Sorry Ski Industry, “Water Rights Protection Act” Needs More Than a Little Work
American Rivers feels compelled to respond to an op-ed in the Denver Post authored by Mr. Michael Berry, President of the National Ski Areas Association (NSAA). While we appreciate Mr. Berry’s statement that H.R. 3189, the so-called Water Rights Protection Act, “needs work,” in our view the bill is still an unprecedented assault on our nation’s rivers.
As the Denver Post editorialized when it called for H.R. 3189 to be rejected, the issue at stake in this legislation is not protecting the ski industry, it is protecting the taxpayers. As the Post noted, the Forest Service’s goal is to “ensure water stays with the public land used by resorts, even if ownership of the resort changes.” The Post goes on to say that it is “vital to ensure [that] the people, through their government, retain control of the water that is the lifeblood of [Colorado mountain] communities.”
We could not agree more.
Nonetheless, as the legislative process unfolded, American Rivers offered to work with the sponsor of the bill, Representative Tipton, and interested parties like the NSAA to address legitimate concerns. We were told that there could be no deal that would narrowly solve the ski industry’s concerns, like the substitute bill offered by Rep. Jared Polis, because it would not meet the needs of the National Cattlemen’s Beef Association, the Farm Bureau, and oil and gas interests. It was made clear to us that NSAA was far more concerned about maintaining its partnership with its polluter allies than with working with the conservation and recreation community on compromise legislation.
In his op-ed, Mr. Berry seems to imply that his organization supported Mr. Polis’ amendment narrowing the scope of this bill. However, as Rep. Tipton declared on the floor of the U.S. House during debate on H.R. 3189, he received an email from NSAA “supporting the bill with the Tipton manager’s amendment.” The Polis Amendment would have supplanted Mr. Tipton’s bill and substituted in its place a narrow version. It is not possible to support both. But Mr. Berry tries to have it both ways, implying that NSAA did support the Polis Amendment, although there is no evidence in the Congressional Record indicating that NSAA ever supported it.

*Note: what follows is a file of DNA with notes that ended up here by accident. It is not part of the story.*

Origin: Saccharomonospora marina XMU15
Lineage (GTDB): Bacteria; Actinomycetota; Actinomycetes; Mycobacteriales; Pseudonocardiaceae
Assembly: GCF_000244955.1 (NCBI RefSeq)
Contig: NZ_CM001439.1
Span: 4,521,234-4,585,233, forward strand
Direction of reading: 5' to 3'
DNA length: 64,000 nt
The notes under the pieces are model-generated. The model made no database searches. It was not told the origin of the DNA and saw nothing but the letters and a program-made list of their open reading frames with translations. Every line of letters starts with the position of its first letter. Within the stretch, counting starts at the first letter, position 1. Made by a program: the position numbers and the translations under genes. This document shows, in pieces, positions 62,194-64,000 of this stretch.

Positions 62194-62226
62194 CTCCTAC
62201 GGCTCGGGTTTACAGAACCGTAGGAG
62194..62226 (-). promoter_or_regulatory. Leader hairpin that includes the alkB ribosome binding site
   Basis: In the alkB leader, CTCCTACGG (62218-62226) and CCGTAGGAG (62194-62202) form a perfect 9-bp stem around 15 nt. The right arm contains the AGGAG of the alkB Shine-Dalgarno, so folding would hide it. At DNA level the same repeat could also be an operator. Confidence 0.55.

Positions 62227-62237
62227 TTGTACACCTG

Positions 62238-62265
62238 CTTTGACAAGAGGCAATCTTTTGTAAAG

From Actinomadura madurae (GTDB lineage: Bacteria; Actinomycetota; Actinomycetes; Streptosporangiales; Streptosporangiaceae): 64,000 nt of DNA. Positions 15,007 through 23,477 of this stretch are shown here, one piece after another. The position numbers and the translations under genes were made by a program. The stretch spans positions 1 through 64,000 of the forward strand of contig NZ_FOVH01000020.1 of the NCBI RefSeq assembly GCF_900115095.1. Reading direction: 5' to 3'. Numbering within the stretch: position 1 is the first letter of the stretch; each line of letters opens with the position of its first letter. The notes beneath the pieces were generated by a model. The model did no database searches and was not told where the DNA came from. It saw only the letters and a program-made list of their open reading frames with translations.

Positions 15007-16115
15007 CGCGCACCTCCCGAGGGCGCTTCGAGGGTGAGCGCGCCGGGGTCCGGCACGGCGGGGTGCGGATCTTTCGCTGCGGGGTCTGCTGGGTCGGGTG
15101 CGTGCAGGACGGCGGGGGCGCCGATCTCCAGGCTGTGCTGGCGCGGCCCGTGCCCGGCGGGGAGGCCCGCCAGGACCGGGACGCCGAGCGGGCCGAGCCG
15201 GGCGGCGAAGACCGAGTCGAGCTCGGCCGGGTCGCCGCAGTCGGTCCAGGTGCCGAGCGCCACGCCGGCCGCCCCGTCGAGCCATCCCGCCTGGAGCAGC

Mr. Berry also claims that H.R. 3189 “does not impact bypass flows.” That is factually incorrect. Moreover, he claims that NSAA supports legislation, like H.R. 3189 that “will not alter the minimum stream flow protections that are set and enforced by the state on virtually every river, stream and tributary.” He makes no mention of federal law, which protects federal reservations like National Forests, which belong to all Americans, not just the corporations who happen to lease the use of them.
NSAA members get a thirty year permit to operate resorts in your National Forests. American Rivers, and more than 90 conservation and recreation groups from across the country, believe that the government has a responsibility to protect the taxpayers’ interests by ensuring that in exchange for thirty years of business certainty, ski resorts are required to make sure that the water remains with the land if the resort is sold.
The mechanism by which the taxpayers’ interests are protected is something that we can and should have a meaningful discussion about. Thanks to the leadership of Senator Mark Udall and Congressman Polis, the Forest Service has committed to revising the process by which the public’s interest is protected, and American Rivers is grateful that this process is underway.
If enacted into law, H.R. 3189 would place the interests of ski resorts, frackers, and ranchers above the public interest. We agree with Congressman Polis, President Obama, and the editorial board of the Denver Post that H.R. 3189 should be rejected.